Academic journal article
By Cecil, Anne
Journal of American Culture (Malden, MA) , Vol. 34, No. 3
Kids of the Black Hole Punk Rock in Postsuburban California Dewar MacLeod. Norman: University of Oklahoma Press, 2010.
Much has been written about punk rock within the context of the UK scene, so much so, that the entire movement has been distilled into one blinding image of the Sex Pistols - Sid Vicious with his Mohawk and leather and Johnny Rotten in his Union Jack tee and piercings. In comparison, relatively little has been written about the New York scene, let alone the numerous local scenes that happened in the United Kingdom, United States and Australia. Gradually more information is coming to light as the people who were there begin to record and archive their collective memories. Enter Dewar MacLeod with his highly personal, ethnographic portrayal of the birth of punk in Los Angeles.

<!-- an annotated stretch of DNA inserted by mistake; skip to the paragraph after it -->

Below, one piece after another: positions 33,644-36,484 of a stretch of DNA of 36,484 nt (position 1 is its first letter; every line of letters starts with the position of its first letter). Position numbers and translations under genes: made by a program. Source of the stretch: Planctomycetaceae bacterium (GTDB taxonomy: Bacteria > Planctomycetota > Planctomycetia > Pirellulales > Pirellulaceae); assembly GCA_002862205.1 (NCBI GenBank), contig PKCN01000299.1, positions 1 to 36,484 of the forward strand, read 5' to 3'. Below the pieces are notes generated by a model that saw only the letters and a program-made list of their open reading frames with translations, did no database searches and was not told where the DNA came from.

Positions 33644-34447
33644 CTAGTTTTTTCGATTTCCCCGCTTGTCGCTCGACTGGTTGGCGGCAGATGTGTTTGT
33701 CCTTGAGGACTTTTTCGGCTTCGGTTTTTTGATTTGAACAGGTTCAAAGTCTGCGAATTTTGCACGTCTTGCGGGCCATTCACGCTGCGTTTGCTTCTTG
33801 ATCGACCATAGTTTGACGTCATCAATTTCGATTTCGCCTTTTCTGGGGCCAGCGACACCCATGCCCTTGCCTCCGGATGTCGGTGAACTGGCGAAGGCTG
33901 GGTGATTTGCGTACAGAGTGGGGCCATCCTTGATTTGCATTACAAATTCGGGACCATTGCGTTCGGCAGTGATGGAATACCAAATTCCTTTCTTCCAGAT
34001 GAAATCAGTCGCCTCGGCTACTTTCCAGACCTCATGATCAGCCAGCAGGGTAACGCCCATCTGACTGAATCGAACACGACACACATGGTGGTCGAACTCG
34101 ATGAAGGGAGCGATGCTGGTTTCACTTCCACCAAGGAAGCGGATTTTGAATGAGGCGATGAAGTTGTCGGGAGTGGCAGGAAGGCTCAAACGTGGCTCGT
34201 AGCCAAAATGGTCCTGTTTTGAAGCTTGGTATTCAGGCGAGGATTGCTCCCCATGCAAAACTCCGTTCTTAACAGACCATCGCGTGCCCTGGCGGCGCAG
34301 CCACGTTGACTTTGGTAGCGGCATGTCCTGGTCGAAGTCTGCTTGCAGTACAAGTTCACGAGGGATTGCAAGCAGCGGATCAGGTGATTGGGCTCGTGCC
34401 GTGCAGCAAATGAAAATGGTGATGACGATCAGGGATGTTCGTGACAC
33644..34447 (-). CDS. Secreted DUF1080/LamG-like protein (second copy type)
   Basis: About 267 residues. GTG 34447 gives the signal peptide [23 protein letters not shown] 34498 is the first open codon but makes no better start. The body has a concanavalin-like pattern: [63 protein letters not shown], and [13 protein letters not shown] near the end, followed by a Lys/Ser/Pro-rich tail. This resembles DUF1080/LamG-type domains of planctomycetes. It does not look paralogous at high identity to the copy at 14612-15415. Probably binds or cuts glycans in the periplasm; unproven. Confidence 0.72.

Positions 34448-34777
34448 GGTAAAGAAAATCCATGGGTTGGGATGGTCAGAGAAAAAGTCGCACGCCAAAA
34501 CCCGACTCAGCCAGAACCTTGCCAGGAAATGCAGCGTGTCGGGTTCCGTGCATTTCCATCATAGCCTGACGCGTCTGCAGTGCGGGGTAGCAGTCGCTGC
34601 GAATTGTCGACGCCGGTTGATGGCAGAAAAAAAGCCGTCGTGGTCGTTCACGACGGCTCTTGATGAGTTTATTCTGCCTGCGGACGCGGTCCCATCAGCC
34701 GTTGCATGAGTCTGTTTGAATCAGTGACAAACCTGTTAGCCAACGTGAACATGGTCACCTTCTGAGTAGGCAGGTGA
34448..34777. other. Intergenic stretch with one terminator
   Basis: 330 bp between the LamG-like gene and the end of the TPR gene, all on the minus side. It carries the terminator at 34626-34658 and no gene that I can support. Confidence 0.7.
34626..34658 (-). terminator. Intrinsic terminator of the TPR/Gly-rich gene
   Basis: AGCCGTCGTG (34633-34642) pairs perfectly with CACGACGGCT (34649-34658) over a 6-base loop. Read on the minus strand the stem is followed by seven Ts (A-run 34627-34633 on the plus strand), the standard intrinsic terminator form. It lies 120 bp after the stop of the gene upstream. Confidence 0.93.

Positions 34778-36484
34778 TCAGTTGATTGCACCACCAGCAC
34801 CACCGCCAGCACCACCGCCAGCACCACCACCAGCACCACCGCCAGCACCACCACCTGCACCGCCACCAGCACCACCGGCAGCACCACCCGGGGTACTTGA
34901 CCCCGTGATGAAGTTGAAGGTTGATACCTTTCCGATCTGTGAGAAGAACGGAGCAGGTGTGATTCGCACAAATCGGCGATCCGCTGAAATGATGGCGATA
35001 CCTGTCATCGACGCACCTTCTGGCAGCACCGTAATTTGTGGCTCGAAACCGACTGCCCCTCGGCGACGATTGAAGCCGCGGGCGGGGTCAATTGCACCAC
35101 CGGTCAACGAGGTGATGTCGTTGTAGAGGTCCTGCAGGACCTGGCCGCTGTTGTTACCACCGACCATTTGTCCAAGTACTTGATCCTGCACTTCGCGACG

The late 1970s in America saw the rise of suburbia, youth culture and the leisure class. At the time, these changes seemed to happen quickly, while in hindsight they were perhaps a natural progression of the social constructs that came before. Like many urban centers, LA was surrounded by heavily populated suburbs; however, LA had one major difference: it was home to the international music business. The combination of suburban youth with lots of leisure time and money with a rich and vibrant music scene led to the So Cal punk movement that really came to the fore in the mid to late 1980s with the advent of the hardcore scene, Henry Rollins and Black Flag.
The history of punk in LA mirrors the rise of the movement elsewhere in the United Kingdom, United States and Australia, beginning with influences from both the London and New York scenes. A myriad of musical styles was accepted from artistic expression, to performance, to fast, stripped-down rock. …